Teenager in Banksia Hill asking to go to adult prison after 328 days in isolation

The WA Government must urgently close the punishment unit in Perth’s Banksia Hill Juvenile Detention Centre, and answer questions about the WA youth justice system, said Amnesty International today.

A teenager locked up for 328 days in the so-called ‘Intensive Support Unit’, an isolation cell the size of a car parking space, is asking to be transferred to an adult prison, but yesterday had this application delayed by a fortnight.

“What does it say about the harm being done in this unit that a teenager would rather be locked up in a harsh adult prison than suffer another day in Banksia Hill?” said Rodney Dillon, Indigenous Rights Advisor at Amnesty International Australia.

“Corrections Minister Fran Logan cannot leave him another day in these conditions.”

An independent investigation is underway into the teenager’s allegations, including excessive use of force, limited access to a psychologist, and being only allowed his daily exercise within a cage.

He claims he was subjected to degrading treatment such as being denied access to a shower and other basic services, having to ‘earn’ the use of bedding materials, and having to kneel for his food or being fed through a grill in the door. He also alleges he was held in solitary confinement, with as little as 10 minutes a day out of his cell, for at least two weeks.

“That’s not rehabilitation”

Today Kylee Douglas, the teenager’s mother, said about her son:

“I’d just like his suffering, his nightmare in the ISU to come to an end. As his mother, I feel so helpless knowing that I can’t protect him from any of this.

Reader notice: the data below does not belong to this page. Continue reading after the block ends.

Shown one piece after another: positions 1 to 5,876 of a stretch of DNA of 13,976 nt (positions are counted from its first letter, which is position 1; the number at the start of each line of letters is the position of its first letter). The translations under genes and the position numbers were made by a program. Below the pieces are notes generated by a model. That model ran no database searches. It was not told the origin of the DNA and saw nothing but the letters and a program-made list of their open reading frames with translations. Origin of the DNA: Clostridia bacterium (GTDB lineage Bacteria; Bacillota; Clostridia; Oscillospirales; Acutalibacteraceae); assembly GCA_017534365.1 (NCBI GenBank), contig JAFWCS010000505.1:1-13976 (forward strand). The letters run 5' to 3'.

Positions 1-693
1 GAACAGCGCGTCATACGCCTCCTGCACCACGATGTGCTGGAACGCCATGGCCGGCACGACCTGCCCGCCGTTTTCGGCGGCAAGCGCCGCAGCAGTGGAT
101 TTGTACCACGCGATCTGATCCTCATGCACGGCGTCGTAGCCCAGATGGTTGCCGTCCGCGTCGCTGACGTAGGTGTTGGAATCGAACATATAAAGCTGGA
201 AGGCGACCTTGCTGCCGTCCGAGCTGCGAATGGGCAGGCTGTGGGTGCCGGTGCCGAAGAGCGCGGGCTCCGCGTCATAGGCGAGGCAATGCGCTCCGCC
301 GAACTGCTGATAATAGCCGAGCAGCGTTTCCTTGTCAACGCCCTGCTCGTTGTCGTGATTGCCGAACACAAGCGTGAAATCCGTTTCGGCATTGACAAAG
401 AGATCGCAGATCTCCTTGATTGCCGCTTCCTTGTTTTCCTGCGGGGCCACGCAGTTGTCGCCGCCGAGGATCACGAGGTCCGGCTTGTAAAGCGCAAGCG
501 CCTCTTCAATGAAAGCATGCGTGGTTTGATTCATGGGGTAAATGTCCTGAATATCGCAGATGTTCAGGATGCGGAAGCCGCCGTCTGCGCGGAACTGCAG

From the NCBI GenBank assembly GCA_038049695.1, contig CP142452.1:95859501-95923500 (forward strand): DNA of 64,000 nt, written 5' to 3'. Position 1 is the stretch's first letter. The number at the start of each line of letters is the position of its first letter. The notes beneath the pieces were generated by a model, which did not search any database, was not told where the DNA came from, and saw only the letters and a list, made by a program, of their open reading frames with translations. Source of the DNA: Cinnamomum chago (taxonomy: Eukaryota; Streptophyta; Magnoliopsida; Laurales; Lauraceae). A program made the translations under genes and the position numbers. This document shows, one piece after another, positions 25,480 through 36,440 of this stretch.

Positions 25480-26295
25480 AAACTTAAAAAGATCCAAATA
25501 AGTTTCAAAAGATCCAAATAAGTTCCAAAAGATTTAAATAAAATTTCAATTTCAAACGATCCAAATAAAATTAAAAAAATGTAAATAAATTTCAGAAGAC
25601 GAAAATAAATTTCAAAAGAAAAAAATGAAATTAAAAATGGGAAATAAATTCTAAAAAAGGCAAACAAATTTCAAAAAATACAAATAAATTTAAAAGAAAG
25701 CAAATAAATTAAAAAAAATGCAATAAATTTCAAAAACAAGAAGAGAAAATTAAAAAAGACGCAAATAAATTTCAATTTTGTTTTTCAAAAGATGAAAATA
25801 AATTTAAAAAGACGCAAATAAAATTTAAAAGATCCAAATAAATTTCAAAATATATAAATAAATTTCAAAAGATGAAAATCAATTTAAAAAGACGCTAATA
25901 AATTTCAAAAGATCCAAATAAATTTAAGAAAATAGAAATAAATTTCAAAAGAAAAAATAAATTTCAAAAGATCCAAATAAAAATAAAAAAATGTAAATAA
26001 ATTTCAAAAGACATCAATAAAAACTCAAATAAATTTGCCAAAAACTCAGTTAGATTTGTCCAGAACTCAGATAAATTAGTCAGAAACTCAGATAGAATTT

“I’m anxious about the aftermath of what Banksia Hill has caused. When he’s finally released, I’m afraid they will have done so much damage I will never get my son back. They’ve absolutely destroyed any remnants of what my boy was, even a year ago. I’m afraid that loving, goofy, generous son, who would give you his last dollar and the shirt off his back, will no longer be there. That’s not rehabilitation.”

Given the seriousness of the claims, Amnesty International wrote to Corrections Minister Fran Logan in January calling for young people to be moved out of ISU while the investigation is underway. The Minister did not respond to this call in his reply to the organisation.

Since December, Amnesty International has also made repeated requests to the WA Government about Freedom of Information applications regarding the WA youth justice system, and still has not received a decision in writing.

First Nations people targeted

The organisation reiterates that the ISU must immediately be shut while these allegations are investigated, and calls on the WA Government to start making moves to close down Banksia Hill altogether.

“This Government needs to learn from the Northern Territory, which committed to shut the horrific Don Dale children’s prison and instead build accommodation designed to heal and support children. We want to see a justice system in WA that supports children to thrive, rather than locking them up and further traumatising them,” said Rodney Dillon.

WA has the country’s highest rate of overrepresentation of Indigenous children in detention, with Aboriginal and Torres Strait Islander children 44 times more likely to be locked up than non-Indigenous children.

Rodney Dillon said, “This teenager is of Maori background, and the discrimination that Maori kids face in the ‘injustice’ system is the same as facing Aboriginal kids. They are targeted because they are First Nations people.”